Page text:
The fate of SN4
On Friday, May 29th, 2020, SpaceX's SN4 test vehicle completed the fifth static fire of its Raptor engine. Shortly after the successful test, a leak formed at the base of the vehicle before the entire vehicle exploded suddenly. All that remains are charred fragments of stainless steel draped over the launch pad.
SN4, or Serial Number 4, represented the sixth attempt at constructing a Starship prototype vehicle capable of eventual hops to suborbital altitudes. SpaceX started welding steel plates in Boca Chica, Texas for what became StarHopper in December 2018. Over the past year and a half, the manufacturing effort has moved from welders in a field, to an elaborate complex of tents and semi-permanent structures representing the early establishment of a rocket assembly line.
SN4 had undergone a series of tests that seemed to indicate early design problems had been solved. On May 9th, the vessels tanked were pressure tested to 7.5 bar, near the 8.5 bar design goal for crewed flight. Prior test vessels had ruptured and failed during these tests.
SN4 had undergone several static fires using Raptor SN18. SpaceX has been iteratively improving the design of its Raptor engines after reaching record-breaking chamber pressures in early 2019. After these initial tests, Raptor SN20 was installed along with a new mass simulator on top, designed to mimic the weight of the full nosecone and payload. After the latest static fire, SN4 detonated suddenly.
According to Elon Musk, an issue with the Ground Support Equipment (GSE) was part of the cause of the destruction of SN4. This would be the second time an issue not related to the vehicle destroyed the vehicle during a test. SN3 successfully passed its cryogenic pressurization test, but during detanking, one of the tanks lost pressure causing the vehicle to implode.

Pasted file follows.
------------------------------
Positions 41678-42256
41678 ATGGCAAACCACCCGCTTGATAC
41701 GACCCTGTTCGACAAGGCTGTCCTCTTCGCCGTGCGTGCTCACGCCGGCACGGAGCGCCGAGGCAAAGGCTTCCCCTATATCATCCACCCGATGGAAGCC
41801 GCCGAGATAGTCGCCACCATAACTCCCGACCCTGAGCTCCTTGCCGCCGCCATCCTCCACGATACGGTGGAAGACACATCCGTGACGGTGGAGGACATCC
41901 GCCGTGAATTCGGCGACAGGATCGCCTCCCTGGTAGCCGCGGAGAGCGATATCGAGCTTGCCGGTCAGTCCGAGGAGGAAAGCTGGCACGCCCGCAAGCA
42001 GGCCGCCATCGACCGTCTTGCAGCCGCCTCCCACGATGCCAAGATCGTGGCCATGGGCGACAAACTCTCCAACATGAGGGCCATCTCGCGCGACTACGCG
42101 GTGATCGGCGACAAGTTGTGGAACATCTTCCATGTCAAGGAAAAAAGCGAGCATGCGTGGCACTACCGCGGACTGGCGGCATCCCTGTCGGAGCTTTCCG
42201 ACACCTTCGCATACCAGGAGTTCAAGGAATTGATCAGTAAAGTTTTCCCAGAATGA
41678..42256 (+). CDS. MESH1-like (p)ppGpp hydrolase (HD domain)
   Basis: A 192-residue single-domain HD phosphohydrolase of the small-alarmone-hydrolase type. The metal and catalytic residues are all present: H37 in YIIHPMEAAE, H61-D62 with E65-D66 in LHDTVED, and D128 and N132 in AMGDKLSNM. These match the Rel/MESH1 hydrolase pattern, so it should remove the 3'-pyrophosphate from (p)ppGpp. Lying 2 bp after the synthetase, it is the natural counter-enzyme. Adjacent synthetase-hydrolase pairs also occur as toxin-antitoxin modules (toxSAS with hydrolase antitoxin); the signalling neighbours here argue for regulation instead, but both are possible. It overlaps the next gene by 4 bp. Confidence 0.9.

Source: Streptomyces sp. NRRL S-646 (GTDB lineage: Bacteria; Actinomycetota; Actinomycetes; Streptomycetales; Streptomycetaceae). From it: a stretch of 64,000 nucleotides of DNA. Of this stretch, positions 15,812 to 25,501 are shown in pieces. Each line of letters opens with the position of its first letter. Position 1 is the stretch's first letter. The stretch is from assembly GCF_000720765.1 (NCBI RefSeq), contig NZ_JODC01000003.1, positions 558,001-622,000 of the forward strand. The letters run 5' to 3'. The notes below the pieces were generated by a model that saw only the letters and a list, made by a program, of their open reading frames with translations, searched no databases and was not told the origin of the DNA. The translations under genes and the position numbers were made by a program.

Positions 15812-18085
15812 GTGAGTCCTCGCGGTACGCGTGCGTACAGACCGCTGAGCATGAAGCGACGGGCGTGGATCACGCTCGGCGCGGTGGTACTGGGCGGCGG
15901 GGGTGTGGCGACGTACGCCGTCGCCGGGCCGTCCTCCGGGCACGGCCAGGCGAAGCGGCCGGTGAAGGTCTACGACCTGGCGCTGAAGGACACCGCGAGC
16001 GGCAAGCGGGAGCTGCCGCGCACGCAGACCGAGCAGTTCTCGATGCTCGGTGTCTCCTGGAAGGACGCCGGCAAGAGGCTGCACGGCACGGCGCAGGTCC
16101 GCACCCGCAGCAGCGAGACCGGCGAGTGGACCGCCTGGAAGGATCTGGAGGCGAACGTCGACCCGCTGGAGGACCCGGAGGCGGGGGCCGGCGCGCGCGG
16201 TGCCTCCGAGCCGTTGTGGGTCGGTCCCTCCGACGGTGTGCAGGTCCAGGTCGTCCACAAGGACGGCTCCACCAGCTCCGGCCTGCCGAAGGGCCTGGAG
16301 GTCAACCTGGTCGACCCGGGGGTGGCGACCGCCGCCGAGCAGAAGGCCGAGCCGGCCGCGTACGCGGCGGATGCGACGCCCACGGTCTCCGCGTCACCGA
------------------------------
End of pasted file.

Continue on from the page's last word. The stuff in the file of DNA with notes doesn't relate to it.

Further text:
“There are redundant pressure control valves. It’s a new system and SN3 was simply commanded wrong. Rockets are hard. Good news is that this was a test configuration error, rather than a design or build mistake. Not enough pressure in the LOX tank ullage to maintain stability with a heavy load in the CH4 tank. This was done with N2.” - Elon Musk via Twitter
Both of these failures call into question the procedures and rapid pace SpaceX is pursuing during Starship development. SpaceX had just received a Federal Aviation Administration (FAA) license to conduct test flights with their Starship vehicles. SN4 would have flown to 150m, the same altitude the very first test vehicle, StarHopper, flew to in April 2019. Progress was expected to be rapid after that first test flight, but technical issues have damaged all of the follow-up test vehicles.
Building a Rocket Factory
However, the follow-up test vehicle with three raptors, SN5, is nearly finished. The time between iterations of Starship has been decreasing over the past year. SN6 has begun assembly and SN7 components have been spotted in Boca Chica. With the rate of production increasing, the delay caused by testing failures decreases. It is possible one of these vehicles will successfully complete a 20 km test flight, validating the key design elements needed for propulsive landing of a much larger rocket than the Falcon 9. Even if it takes until SN12, we could see a successful flight in 2020.
The pressure to move quickly is even more intense now that Starship has been selected as part of NASA's Human Landing System (HLS) program. SpaceX has been awarded a $135 million contract for ten months of Starship development. Progress over the next ten months is critical, as NASA may down-select from three competitors for the next phase of the HLS program. If SpaceX does not continue to the next phase of HLS, they will miss out on potentially billions of dollars of development funds and must continue to fund Starship development out of company revenue. The stakes for the Starship program have never been higher, and SpaceX will be refocusing on Starship now that Crew Dragon has successfully launched astronauts to the International Space Station.
Listen to our thoughts on the recent SpaceX DM-2 mission and its impact on SpaceX, NASA, and commercial spaceflight below.